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Can We Surpass Moore’s Law With Reversible Computing?

“It’s not about an undo button,” writes Slashdot reader marcle, sharing an article by a senior member of the technical staff at Sandia National Laboratories who’s studying advanced technologies for computation. “Just reading this story bends my mind.” From IEEE Spectrum:
[F]or several decades now, we have known that it’s possible in principle to carry out any desired computation without losing information — that is, in such a way that the computation could always be reversed to recover its earlier state. This idea of reversible computing goes to the very heart of thermodynamics and information theory, and indeed it is the only possible way within the laws of physics that we might be able to keep improving the cost and energy efficiency of general-purpose computing far into the future…
Today’s computers rely on erasing information all the time — so much so that every single active logic gate in conventional designs destructively overwrites its previous output on every clock cycle, wasting the associated energy. A conventional computer is, essentially, an expensive electric heater that happens to perform a small amount of computation as a side effect… [I]t’s really hard to engineer a system that does something computationally interesting without inadvertently incurring a significant amount of entropy increase with each operation. But technology has improved, and the need to minimize energy use is now acute… In 2004 Krishna Natarajan (a student I was advising at the University of Florida) and I showed in detailed simulations that a new and simplified family of circuits for reversible computing called two-level adiabatic logic, or 2LAL, could dissipate as little as 1 eV of energy per transistor per cycle — about 0.001 percent of the energy normally used by logic signals in that generation of CMOS. Still, a practical reversible computer has yet to be built using this or other approaches.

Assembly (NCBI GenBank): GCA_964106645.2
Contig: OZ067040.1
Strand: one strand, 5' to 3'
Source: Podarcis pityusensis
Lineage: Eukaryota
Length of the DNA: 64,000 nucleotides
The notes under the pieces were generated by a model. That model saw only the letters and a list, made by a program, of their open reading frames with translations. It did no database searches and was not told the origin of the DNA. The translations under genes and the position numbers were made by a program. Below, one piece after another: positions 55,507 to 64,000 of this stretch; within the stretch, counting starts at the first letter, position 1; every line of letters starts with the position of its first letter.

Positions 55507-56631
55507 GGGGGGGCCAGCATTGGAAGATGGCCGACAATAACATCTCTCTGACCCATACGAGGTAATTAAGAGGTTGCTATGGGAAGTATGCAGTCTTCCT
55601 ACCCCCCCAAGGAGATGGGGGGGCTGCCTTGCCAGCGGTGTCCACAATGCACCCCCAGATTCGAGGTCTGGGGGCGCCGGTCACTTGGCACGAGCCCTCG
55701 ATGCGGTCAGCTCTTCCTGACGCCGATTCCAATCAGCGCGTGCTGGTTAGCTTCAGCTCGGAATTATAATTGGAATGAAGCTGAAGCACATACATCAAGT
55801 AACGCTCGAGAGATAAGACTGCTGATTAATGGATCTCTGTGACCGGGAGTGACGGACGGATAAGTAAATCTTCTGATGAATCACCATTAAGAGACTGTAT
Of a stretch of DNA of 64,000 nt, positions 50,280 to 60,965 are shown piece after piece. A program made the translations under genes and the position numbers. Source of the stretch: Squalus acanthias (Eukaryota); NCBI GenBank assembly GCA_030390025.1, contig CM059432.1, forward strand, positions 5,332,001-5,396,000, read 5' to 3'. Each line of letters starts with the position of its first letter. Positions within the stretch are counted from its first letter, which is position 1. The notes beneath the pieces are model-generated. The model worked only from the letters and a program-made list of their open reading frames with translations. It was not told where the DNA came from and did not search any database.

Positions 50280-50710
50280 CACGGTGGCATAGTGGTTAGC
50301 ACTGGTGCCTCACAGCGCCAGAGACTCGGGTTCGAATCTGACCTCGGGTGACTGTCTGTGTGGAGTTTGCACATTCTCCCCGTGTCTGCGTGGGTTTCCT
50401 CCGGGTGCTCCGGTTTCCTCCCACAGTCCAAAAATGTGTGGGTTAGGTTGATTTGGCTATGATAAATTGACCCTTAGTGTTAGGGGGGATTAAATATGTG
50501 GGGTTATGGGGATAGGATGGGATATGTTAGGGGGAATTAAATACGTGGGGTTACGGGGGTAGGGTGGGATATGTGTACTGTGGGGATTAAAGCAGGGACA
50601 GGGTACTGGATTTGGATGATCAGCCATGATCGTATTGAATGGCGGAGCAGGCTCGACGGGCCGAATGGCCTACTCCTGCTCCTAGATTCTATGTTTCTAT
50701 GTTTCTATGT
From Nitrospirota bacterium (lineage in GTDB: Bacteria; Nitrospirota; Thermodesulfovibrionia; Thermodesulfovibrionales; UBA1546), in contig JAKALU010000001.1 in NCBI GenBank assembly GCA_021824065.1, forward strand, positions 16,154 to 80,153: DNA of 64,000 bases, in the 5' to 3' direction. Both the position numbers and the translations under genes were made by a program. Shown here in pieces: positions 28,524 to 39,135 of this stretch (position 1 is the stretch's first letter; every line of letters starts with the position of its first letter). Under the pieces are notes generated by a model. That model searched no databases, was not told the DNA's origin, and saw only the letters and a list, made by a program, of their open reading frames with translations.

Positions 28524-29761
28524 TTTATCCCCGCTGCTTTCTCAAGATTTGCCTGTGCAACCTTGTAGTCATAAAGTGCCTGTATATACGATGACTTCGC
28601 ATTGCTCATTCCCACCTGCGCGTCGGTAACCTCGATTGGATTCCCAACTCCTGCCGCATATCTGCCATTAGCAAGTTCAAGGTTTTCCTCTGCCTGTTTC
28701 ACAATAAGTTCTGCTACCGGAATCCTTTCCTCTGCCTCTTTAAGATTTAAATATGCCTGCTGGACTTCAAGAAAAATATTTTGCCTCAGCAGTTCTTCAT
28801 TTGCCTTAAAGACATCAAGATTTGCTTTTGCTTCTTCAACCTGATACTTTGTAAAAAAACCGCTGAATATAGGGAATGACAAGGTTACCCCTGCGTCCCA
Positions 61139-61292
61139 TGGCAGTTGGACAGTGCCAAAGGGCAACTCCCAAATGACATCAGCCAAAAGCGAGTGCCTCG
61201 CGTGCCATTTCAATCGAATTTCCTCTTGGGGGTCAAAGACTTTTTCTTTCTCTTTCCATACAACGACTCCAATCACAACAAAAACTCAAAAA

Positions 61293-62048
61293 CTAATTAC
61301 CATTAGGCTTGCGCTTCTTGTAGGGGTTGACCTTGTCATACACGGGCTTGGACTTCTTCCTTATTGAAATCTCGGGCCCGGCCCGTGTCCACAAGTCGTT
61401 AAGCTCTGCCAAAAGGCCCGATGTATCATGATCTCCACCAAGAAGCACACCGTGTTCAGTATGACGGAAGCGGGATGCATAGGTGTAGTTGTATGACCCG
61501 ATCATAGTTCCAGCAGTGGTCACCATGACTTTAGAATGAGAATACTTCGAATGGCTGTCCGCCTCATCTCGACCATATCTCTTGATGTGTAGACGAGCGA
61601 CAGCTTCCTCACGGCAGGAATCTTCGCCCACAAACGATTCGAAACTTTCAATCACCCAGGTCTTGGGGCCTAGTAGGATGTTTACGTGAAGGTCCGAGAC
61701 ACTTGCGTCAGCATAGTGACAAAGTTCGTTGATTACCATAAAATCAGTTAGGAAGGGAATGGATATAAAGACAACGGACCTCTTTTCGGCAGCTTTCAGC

The article predicts “if we decide to blaze this new trail of reversible computing, we may continue to find ways to keep improving computation far into the future. Physics knows no upper limit on the amount of reversible computation that can be performed using a fixed amount of energy.”
But it also predicts that “conventional semiconductor technology could grind to a halt soon. And if it does, the industry could stagnate… Even a quantum-computing breakthrough would only help to significantly speed up a few highly specialized classes of computations, not computing in general.”

Read more of this story at Slashdot.

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